"Tonight, we couldn't get the puck out, especially on the third goal," Zetterberg said.

"It was a power-play game," Babcock noted. "They got three and we got two."

Marian Hossa, who rejected a $49-million US offer from Pittsburgh to sign with Detroit for $7.5 million US last July 2, was a non-factor and booed every time he touched the puck.

"I knew what to expect," said Hossa, still scoreless in the series after leading the Red Wings with 40 goals during the regular season. 

"I didn't try to pay attention to that. I just tried to play."

"He has the puck a lot and that is good for us," Red Wings forward Valtteri Filppula said. "I think he played really well.

"He had a couple real nice opportunities. I just have to hope it goes in for him in the next game."

Kris Draper, sidelined all but four games this post-season, pronounced himself recovered enough from a groin injury to return to action, but Detroit iced the identical lineup used in Game 2.

Speculation had Draper possibly replacing an ailing Mikael Samuelsson, but the latter skated a regular shift. 

Pavel Datsyuk, a Hart Trophy finalist and the team leader in points (97), missed his sixth straight game with a foot injury.

'That was a huge goal'

Pittsburgh had a splendid scoring chance in the opening minute of the contest as Crosby intercepted Lidstrom's clearing attempt and tried to pass the puck to Guerin, but the veteran winger was tied up by Detroit's Daniel Cleary.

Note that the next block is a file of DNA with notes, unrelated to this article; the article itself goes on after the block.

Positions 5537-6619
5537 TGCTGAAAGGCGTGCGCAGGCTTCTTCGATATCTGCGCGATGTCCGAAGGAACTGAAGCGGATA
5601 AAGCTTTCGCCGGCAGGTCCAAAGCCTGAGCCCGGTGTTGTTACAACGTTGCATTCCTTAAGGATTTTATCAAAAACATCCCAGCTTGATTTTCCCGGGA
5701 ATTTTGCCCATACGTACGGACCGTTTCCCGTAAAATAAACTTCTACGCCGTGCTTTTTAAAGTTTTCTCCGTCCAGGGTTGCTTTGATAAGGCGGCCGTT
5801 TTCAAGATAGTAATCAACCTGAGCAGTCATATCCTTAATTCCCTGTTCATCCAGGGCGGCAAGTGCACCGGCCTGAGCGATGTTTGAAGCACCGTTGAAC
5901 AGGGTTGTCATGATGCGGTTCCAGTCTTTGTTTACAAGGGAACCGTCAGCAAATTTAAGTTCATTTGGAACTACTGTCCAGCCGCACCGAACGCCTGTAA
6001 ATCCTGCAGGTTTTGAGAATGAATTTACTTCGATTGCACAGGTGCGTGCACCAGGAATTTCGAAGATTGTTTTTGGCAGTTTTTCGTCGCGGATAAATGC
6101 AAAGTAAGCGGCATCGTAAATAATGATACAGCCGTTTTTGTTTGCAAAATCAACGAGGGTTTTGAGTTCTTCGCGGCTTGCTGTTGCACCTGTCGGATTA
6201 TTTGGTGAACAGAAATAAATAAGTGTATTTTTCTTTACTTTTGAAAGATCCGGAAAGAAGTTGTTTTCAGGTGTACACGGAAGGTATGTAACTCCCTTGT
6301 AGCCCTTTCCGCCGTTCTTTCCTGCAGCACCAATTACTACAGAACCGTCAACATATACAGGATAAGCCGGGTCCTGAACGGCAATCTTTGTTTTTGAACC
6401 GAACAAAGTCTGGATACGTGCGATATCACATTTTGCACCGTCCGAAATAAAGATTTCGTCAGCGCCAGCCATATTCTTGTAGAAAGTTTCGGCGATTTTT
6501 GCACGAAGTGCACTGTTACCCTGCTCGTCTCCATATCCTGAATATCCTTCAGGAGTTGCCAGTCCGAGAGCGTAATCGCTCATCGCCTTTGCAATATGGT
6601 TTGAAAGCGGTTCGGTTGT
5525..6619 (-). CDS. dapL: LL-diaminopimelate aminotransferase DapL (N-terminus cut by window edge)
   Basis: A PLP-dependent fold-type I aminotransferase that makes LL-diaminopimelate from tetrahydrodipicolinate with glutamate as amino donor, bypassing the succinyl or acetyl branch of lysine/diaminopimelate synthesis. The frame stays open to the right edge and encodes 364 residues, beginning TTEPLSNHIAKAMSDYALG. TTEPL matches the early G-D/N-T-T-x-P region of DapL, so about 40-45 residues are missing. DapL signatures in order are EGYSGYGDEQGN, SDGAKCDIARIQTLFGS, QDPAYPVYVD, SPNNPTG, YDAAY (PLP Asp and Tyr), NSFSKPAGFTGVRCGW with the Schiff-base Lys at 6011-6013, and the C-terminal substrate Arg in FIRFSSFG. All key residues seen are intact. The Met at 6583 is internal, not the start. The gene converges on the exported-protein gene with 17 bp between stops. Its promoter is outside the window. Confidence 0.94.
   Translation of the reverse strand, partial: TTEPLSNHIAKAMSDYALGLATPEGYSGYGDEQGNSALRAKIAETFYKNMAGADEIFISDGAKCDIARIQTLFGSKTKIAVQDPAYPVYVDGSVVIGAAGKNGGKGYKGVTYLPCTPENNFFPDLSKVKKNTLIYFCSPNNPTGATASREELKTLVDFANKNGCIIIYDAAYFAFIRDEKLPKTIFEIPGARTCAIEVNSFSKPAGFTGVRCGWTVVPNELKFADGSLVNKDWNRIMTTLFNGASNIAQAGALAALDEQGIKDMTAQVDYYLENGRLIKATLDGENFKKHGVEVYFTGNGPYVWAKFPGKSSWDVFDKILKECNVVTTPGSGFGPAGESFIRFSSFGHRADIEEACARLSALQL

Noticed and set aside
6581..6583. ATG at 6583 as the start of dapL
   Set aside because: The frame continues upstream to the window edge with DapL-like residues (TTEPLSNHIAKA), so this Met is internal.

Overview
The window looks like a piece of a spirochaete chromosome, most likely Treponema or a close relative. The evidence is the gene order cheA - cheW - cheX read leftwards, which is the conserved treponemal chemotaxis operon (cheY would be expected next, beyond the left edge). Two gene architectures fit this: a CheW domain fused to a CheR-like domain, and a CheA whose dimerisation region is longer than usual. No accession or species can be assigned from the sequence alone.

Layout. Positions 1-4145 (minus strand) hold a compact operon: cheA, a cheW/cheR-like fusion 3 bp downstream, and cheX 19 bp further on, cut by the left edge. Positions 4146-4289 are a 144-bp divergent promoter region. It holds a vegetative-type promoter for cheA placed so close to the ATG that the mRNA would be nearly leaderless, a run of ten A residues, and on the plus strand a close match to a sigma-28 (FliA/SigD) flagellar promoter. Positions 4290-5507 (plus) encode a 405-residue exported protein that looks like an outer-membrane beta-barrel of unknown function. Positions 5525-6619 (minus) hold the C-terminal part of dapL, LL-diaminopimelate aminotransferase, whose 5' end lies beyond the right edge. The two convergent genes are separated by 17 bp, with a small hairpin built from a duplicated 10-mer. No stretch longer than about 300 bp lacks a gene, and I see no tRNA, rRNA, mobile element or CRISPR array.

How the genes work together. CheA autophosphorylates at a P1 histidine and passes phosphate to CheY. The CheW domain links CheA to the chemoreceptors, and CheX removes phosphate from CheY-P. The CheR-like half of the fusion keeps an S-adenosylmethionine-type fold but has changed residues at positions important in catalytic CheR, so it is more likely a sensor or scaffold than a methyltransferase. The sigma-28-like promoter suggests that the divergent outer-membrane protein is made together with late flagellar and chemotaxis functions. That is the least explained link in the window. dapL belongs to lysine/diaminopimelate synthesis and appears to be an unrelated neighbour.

The Penguins opened the scoring 4:48 into the first period when Letang picked off an errant outlet pass and flipped the puck back into the corner for Malkin, who set up Talbot in the high slot for a one-timer that fooled a sliding Osgood. 

Detroit replied in 91 seconds as rookie Ville Leino skated out front and had the puck swatted off his stick by Gonchar, but Zetterberg swept the rebound over a sprawled Fleury for his 10th goal. 

Franzen put the Red Wings ahead 2-1 with a power-play goal from the same spot, burying his 12th after Zetterberg's centring pass caromed to him off the stick of Penguins forward Matt Cooke. 

Moments after Osgood denied Crosby at the doorstep, Letang beat him between the pads with a slapshot from the circle for the tying goal, his fourth at 15:57.

"That was a huge goal by our power play," Talbot told CBC Sports.

Samuelsson nearly ended the stalemate on a breakaway early in the second period, only to ring a shot off the right post.

Detroit stifled Pittsburgh's high-flying offence for the remainder of the period, repeatedly cutting off the passing lanes and outshooting the Penguins 14-4.

"It is probably a little easier when you come out of a bad period like that and you're still tied," Crosby said. "You feel like you have dodged a bullet."  

The Penguins pushed back early in the third — they outshot the Red Wings 10-3 in the period — but Osgood blocked Jordan Staal's one-timer and kicked away the rebound to keep it deadlocked.

After Gonchar notched the go-ahead goal, Chris Kunitz had a glorious opportunity for an insurance marker, only to shoot high and wide of the net on a perfect set-up from Crosby.

But with Osgood lifted in favour of an extra attacker, Malkin blocked a shot and Talbot fired the puck into the empty net for his fifth tally with 57 seconds remaining.

"It was important to respond with a big third period," Crosby concluded.

With files from The Associated Press